Cal says that humans are made from the nuclear ash of dead stars. He says that when I die, I’ll return to dust, glitter, rain. If that’s true, I want to be buried right here under this tree. Its roots will reach into the soft mess of my body and suck me dry. I’ll be re-formed as apple blossom. I’ll drift down in the spring like confetti and cling to my family’s shoes. They’ll carry me in their pockets, scatter the subtle silk of me across their pillows to help them sleep. What dreams will they have then?

In the summer they’ll eat me. Adam will climb over the fence to steal me, maddened by my scent, by my roundness, the shine and health of me. He’ll get his mum to cook me up in a crumble or a strudle and then he’ll gorge on me.

And the ending? Well, you know what will happen. And boy howdy, Downham does not hold back. As the publisher’s book synopsis puts it well, she takes you to the very edge. But how Downham manages to make Tessa’s death the most beautiful, celebratory thing you’ve ever read is a true act of brilliance on her part. I really, really hesitate to sound like one of those people whose criteria for a good book is “oh, it made me cry!”, but, seriously, the most stoic, hard-hearted person you know would probably have to put the book down and weep. But it’s a life-affirming, let-me-go-squeeze-my-children-now cry (“It’s so tangible. Being and not being”). Not a Lurlene McDaniel, gratuitious one. It’s profound and stirring, it’s well-crafted, you won’t be able to get it out of your head for weeks, and rarely has an author used line spacing to such great effect as Downham does in the final pages.

An unforgettable novel.

* * * * * * *

{Note: This review is based on an advance reader’s copy. Quoted excerpts are subject to change}.

{Yet Another Note: I realize that just five days ago I reviewed another David Fickling book. You know I try to mix things up here and represent a wide range of publishers, but . . . well, David Fickling Books is just kickin’ serious ass lately, to put it bluntly} . . .

20 comments to “YA review: Before I Die by Jenny Downham”

  1. Dude. Duuuude. Great review, and it really does sound like a great book.

  2. Wow. That sounds like a very powerful story, due to your review and to those quotes. I’m not one to shy away from sad stories.* I’ll have to add this to my to-read list.

    Splendid review, Jules.

    Have you read:
    A Summer to Die by Lois Lowry
    A Time for Dancing by Davida Wills Hurwin
    Like the Red Panda by Andrea Seigel

    *I had to get “special permission” to read Six Months to Live by Lurlene McDaniel at age 7. The teachers said it was for older readers, for another grade level, that it was sad, that I was too young – but I was patient, polite, and firm, and I got the book! 🙂

  3. Thanks, Little Willow. No, I’ve not read those. You are so dangerous for my to-be-read pile. But dangerous is good.

  4. Wow! That is a seriously passionate review. I’ll look forward to checking it out when it’s published (and I know that you’ll let us know when that is, since you love the book so much).

  5. A Summer to Die: Two sisters, not very close, until one gets ill.

    A Time for Dancing: Two best friends, both dancers, one gets ill.

    Like the Red Panda: A great example of first person narrative revealing a character’s true thoughts – that this girl may not be as happy and “good” as everyone thinks she is – and what really happened when her parents died on her birthday years ago.

  6. Wow,you’re making this book sound more compelling than the upcoming Harry Potter finale,Jules(and that’s no easy thing to do). I definately have to get cracking and read my ARC of Before I Die sooner rather than later! Great review:)

  7. Hey, look . . . someone pointed out the American cover to me. That wasn’t there a few weeks ago.

    If any of you read this and want to discuss, please do. Tell me if you all enjoy the writing as much as I did.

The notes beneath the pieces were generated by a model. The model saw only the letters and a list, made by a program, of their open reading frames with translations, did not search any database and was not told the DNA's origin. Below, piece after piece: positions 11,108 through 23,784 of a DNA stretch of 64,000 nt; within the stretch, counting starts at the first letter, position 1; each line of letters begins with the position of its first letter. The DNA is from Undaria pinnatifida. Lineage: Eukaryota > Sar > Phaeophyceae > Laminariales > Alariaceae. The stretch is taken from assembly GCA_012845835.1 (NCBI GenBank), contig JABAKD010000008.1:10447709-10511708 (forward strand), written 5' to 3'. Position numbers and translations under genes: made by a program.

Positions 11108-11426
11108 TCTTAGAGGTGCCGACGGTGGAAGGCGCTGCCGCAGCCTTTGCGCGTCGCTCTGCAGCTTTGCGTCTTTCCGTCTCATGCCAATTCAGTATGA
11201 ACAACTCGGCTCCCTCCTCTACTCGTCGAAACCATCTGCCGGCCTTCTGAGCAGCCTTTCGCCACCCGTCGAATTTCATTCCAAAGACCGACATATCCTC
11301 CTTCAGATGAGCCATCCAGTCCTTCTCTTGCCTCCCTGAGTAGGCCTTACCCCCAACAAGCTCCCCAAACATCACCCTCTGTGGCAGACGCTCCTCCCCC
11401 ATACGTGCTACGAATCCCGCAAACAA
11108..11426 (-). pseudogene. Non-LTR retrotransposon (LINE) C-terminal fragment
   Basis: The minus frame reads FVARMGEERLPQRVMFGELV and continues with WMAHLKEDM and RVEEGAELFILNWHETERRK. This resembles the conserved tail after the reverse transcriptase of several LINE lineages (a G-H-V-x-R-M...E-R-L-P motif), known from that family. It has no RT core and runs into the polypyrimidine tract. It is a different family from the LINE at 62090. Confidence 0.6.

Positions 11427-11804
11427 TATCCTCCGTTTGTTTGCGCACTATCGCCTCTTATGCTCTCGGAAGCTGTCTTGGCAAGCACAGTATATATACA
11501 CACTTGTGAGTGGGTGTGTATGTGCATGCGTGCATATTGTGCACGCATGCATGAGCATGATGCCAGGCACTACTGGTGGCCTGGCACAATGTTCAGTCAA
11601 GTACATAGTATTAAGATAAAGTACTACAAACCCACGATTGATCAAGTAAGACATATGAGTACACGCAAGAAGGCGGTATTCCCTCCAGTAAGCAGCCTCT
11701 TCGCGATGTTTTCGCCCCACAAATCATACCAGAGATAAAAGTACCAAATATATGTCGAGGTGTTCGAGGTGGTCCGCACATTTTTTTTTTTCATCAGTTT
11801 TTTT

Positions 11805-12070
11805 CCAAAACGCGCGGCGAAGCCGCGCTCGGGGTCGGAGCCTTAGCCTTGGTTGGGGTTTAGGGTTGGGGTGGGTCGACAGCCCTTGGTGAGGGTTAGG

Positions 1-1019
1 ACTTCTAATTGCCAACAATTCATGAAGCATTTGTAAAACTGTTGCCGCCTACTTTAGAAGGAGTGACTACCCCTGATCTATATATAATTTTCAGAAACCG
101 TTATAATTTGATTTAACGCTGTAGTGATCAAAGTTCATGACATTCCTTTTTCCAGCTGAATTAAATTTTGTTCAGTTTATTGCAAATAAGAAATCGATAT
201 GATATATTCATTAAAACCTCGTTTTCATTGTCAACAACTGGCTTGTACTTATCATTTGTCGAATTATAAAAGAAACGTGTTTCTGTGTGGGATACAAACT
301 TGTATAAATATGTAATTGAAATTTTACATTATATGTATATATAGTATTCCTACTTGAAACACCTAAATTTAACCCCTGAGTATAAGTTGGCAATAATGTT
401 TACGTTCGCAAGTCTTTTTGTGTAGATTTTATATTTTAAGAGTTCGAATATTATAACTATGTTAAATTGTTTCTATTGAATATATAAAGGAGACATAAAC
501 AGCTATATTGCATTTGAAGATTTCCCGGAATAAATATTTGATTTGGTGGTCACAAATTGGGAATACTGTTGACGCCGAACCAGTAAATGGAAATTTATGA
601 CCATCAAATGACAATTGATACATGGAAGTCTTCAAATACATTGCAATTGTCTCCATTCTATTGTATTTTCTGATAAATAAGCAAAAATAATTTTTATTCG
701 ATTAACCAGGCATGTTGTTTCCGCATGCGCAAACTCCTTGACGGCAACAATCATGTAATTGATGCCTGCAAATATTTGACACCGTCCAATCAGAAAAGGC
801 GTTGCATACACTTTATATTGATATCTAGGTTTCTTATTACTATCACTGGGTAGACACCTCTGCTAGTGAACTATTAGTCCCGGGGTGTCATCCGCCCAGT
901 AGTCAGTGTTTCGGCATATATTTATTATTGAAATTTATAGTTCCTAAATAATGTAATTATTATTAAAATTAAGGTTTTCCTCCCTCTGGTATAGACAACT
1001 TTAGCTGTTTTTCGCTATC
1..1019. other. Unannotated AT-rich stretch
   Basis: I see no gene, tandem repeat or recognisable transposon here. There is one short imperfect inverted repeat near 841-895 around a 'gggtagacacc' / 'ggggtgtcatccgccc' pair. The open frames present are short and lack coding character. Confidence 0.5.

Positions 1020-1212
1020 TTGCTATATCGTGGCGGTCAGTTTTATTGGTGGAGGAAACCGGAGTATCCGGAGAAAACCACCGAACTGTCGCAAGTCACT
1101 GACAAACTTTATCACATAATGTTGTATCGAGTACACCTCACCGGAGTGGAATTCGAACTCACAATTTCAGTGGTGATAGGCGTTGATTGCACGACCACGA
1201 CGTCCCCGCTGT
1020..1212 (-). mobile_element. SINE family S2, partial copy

8. I cannot WAIT to read this now! Thank you for the review and for getting all of our attention on this. Obviously we need to stampede to the store!

  9. […] a great review at Seven Impossible Things here, and an article from the Sunday Times […]

  10. Re: Lurlene McDaniel

    In the early days of my job, I handed a survey to some of the teens who came to a program, asking for favorite authors, genres, etc. One boy (who was there with a bunch of female friends) was filling it out and asked them, “Who’s that lady? You know, the one who’s always killing her characters?” I had to try hard not to laugh.

    But as to the review, you’ve convinced me. I’ve tended to avoid dying girl books, but will have to give this one a try.

  11. Trisha, funny story. Yeah, it’d be a really sad thing if this lovely piece of writing just got dumped into “dying girl book.” I don’t really go for those myself. Let me know what you think when you read it!

  12. I have to say I read the book and found it good…but not as great as your review. It was not visual enough for me. I guess I compared it to a book I read recently, Before I Go by Riley Weston, which I have to say, read like a movie and left me speachless and haunted me for a week after I finished. It too is about a teenager who is diagnosed with termninal cancer. Amazing book. I actually laughed when I saw the UK cover for before i die because it was so much like before i go. Maybe that’s why they changed the cover for the US. (those copycats!)

  13. I saw this book in asda and wanted to buy it, and now im going to get it, what a book!

  14. Wow, you really make this sound like an amazing book. I have read both the Dutch and English version and i think its a terrific book. It shows the truth about lukemia and that is put into a brilliant story.

  15. i loved this book! it was AMAZING!! read it!!

  16. this book is excellent! it has a fantastic story line and the story is… compelling and a great read

  17. wow! 😀 I love ur review >>> it”s great and bcuz of this review i”m goin to buy the book now!! thanks 😀

  18. i love this book

  19. i read this book a long time ago, and i cried.
    it’s been like 4 years since i read this, and sometimes i crosses my mind. it’s definitely hard to forget this book.
    its just like DREAMLAND by sarah dessen – you cant ever forget it.

  20. Dear Ms Downham , How can you write such a heart breaking story , i completed the reading with tears in my eyes , and the ending chapter !!! , no words ….

Leave a Comment

Should you have trouble posting, please contact sevenimp_blaine@blaine.org. Thanks.